You’d be hard-pressed to find people who will argue that using a gun in self-defense is wrong. It’s pretty much one of the most cut-and-dry legal justifications out there. The only problem is figuring out how to distinguish between cases of self-defense, and cases of not-quite self-defense.
An excellent example is a fatal shooting two years ago involving two high school classmates in San Antonio, Texas. According to reports, 19-year-old Jasjeet Singh had invited two of his classmates, Brian Odipo and another unnamed student, to visit his home with the purpose of showing off a pistol. Singh had planned on selling the gun to Odipo.
From there, things got a little fishy. Singh testified that he showed the gun to Odipo, but Odipo pointed the gun at Singh in a threatening manner. Singh feared for his safety and grabbed the gun. Singh said in the courtroom, “When I snatch the gun, I lose balance and I fall back and I see Brian kind of off balance too, and I hear a chair move. Before I realize it, the gun goes off.”
Singh makes it all sound like it was an accident, sorta-kinda. Odipo was shot twice – once in the head and once in the leg. Odipo died two days later in the hospital.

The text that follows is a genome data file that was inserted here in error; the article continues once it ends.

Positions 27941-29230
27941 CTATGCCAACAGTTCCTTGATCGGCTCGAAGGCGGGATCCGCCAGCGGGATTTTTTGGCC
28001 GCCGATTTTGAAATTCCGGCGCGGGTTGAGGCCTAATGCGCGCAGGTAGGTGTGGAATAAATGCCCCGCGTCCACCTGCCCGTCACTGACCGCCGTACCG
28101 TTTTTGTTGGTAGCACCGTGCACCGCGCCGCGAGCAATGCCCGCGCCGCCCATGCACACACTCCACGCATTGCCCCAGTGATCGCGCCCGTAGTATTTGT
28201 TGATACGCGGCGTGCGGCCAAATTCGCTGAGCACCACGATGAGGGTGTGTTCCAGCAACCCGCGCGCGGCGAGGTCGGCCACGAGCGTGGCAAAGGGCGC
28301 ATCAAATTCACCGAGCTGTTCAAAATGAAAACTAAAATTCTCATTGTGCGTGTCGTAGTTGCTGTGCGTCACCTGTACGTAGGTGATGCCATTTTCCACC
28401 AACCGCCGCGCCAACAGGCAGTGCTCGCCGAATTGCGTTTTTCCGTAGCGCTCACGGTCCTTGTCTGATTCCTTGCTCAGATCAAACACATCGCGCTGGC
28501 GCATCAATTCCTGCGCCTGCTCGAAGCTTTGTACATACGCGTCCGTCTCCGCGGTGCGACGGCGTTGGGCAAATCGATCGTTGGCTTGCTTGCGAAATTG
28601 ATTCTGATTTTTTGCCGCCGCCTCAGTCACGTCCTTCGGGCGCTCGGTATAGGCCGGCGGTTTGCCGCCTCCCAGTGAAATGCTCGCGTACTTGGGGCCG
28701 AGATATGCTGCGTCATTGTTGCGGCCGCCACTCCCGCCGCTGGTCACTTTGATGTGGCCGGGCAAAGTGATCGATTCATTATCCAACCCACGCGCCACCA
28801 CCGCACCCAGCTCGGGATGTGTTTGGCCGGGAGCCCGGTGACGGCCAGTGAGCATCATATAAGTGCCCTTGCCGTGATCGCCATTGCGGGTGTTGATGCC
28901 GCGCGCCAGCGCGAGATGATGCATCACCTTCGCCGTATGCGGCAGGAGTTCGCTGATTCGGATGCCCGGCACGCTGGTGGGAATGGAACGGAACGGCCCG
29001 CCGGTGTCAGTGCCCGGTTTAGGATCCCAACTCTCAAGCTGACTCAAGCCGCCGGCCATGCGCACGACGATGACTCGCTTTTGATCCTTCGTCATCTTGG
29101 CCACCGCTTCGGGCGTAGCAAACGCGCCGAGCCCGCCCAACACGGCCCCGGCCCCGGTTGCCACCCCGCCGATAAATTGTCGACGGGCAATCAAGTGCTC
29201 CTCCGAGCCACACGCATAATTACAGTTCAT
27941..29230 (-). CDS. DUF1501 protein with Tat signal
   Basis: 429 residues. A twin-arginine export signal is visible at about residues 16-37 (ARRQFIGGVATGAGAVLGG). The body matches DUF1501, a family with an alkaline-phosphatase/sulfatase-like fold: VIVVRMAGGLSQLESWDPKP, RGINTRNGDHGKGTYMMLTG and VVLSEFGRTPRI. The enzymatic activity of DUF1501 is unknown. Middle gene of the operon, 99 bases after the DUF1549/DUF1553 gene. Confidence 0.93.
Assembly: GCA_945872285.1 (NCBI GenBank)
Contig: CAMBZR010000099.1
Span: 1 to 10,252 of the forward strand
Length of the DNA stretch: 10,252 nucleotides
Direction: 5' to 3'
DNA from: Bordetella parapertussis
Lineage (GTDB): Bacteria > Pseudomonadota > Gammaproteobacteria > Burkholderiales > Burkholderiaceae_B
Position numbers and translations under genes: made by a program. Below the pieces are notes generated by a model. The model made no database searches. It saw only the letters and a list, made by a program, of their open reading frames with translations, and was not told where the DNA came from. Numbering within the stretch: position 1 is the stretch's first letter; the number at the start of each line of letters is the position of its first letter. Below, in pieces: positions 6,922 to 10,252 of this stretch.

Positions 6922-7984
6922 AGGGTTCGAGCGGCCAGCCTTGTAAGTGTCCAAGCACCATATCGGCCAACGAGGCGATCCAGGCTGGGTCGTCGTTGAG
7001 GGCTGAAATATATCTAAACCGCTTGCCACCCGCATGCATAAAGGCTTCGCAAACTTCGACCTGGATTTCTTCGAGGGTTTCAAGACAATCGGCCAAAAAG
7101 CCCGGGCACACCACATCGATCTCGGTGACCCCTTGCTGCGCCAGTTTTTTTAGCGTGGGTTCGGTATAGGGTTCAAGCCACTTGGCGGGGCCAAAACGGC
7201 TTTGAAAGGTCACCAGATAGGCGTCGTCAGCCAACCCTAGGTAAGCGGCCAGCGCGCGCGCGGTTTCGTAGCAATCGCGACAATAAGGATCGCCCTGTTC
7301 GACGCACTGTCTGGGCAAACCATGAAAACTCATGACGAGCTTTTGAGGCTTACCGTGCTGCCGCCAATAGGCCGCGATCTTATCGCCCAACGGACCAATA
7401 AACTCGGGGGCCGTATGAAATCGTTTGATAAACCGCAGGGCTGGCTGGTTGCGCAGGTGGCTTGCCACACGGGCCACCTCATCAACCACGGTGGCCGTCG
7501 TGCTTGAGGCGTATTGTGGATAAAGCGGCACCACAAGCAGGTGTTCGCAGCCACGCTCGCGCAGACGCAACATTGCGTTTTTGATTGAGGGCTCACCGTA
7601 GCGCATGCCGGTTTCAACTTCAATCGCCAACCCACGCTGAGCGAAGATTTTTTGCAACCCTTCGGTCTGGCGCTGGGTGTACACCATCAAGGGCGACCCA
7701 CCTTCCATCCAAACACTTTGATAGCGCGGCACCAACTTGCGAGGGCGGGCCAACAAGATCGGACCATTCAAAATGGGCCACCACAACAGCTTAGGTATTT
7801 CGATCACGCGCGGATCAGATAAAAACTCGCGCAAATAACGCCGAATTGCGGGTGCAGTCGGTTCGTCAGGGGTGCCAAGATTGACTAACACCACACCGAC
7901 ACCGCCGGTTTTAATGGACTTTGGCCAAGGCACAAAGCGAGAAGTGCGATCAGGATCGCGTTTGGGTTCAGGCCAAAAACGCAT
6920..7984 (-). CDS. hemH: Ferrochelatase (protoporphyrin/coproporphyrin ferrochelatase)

The third friend did not corroborate Singh’s story. He testified that the shots were fired from across the room rather than at close range. He also said that Singh did not originally say he fired the gun in self-defense. Other witnesses said that Singh never liked Odipo.
Ultimately, the jury sided with the state. They found Singh guilty of murder earlier this week and Singh was sentenced to 11 years in jail.
What’s particularly interesting about this case is how Singh’s lawyer, John Convery, managed to reduce the sentence. Singh originally faced a maximum sentence of life in prison, but Convery swayed the jury by arguing that Singh acted with “sudden passion, with adequate cause.” According to Texas law, this lowers the severity of the crime.
If Singh had an adequate cause, wouldn’t that mean that he shot in justifiable self-defense? We’re not trying to argue that Singh was justified, necessarily, but it seems odd that a jury would grant Singh “adequate cause” and give him a jail sentence, anyway.
What do our readers think of this sticky case? More importantly, how much of an “adequate cause” does a shooter need before the shooting is justified? Can you think of a situation wherein a shooter has “adequate cause” to pull the trigger but deserves jail time anyway?